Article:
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Corporate & College Collaborative for Sustainability

I had the fortunate opportunity early this fall to represent Goizueta at the Corporate & College Collaborative for Sustainability, a conference that was co-sponsored by IBM and William & Mary’s Undergraduate Business School. The event allowed business leaders to engage in dialogue with student and faculty leaders from top-tier universities around the nation; the main purpose was to discuss sustainability as a key challenge facing corporations.

I was selected to participate in this two-day conference along with three fellow Goizueta students: Blake Kavanaugh, Sonia Sawhney, and Sebastian Sinisterra. Together, we represented Goizueta as a knowledgeable front on this rapidly growing concern.

The format of the conference featured presentations, interactive panels, and roundtable discussions. We debated issues such as - do universities have a responsibility to educate their students on sustainability in order for them to be ready for the workforce? Who will make the first move towards sustainable business practices—do consumers need to demand “green technology” or do companies need to push consumers to realize it is a necessity for our environment? Is there a tradeoff between acting socially responsible and companies making a profit? In other words, can the triple bottom line theory to organizational values really be upheld, in which companies can have economic, ecological, and social success?

These are topics that do not enter the classroom on a daily basis. Companies, however, are grappling daily with how best they should address the difficult answers to these questions. Attending this conference armed me with current best practices and a deeper understanding of the qualities needed in future employees to make these changes a reality. I enjoyed the thought-provoking discussions and left the conference feeling better prepared to face relevant business concerns.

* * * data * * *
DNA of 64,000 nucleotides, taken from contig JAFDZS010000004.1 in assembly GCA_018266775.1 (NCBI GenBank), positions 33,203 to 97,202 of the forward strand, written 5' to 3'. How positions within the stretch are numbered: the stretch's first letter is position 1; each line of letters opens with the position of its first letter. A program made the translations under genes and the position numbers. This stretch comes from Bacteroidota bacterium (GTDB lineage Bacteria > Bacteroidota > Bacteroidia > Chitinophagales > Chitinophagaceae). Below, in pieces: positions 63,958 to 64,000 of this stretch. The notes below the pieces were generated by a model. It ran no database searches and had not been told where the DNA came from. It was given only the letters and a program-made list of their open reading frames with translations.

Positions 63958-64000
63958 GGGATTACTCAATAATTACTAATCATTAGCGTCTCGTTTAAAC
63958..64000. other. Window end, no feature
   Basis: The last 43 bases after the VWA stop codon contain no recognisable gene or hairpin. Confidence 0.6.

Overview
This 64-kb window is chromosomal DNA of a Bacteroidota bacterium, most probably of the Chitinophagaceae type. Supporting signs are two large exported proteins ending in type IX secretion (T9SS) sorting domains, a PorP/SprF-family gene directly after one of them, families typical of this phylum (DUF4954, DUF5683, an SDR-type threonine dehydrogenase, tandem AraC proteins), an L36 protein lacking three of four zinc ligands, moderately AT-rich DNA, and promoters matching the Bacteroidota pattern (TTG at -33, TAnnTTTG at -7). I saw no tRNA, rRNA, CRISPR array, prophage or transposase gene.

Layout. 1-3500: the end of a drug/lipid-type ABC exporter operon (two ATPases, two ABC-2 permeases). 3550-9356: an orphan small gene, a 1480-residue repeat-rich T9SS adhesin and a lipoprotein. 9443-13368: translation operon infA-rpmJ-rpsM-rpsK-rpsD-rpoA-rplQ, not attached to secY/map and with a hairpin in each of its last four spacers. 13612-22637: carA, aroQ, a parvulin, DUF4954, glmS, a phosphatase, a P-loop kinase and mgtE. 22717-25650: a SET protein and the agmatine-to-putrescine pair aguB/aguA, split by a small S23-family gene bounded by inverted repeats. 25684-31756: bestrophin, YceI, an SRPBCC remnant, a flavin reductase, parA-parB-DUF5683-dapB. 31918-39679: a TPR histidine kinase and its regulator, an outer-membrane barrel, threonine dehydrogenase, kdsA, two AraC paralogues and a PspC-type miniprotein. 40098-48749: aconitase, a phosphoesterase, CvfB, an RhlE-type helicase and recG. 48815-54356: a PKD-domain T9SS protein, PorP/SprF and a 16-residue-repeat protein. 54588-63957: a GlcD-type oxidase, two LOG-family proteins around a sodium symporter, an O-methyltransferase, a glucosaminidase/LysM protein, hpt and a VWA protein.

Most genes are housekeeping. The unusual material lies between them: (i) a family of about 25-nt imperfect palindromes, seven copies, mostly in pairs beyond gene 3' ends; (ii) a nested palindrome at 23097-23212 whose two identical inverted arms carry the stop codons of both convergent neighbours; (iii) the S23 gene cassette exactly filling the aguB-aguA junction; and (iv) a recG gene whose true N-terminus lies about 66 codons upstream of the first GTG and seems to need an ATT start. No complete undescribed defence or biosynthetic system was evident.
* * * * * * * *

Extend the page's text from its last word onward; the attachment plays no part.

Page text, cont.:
It was notable also to learn that Goizueta is a leader in business schools confronting this sustainability challenge. We feature a class on Social Enterprise and another on Corporate Social Responsibility and Sustainability in which students engage in a real-life challenge to make Emory more sustainable. Emory has engaged in initiatives to promote sustainable foods, green buildings, energy awareness, water conservation, etc. Sebastian further noted that, “Our trip to the College Sustainability Initiative revealed that even though the push for sustainability within the curriculum and initiatives of the nation’s top business schools are still in their infancy, there is certainly an impetus for change and the caliber of schools gathered reveals that the movement towards sustainability is steadily gaining momentum.” While Goizueta is a leader in sustainability, it is an ongoing challenge to learn to address the issue in new and better ways.

Lauren Nadan, BBA11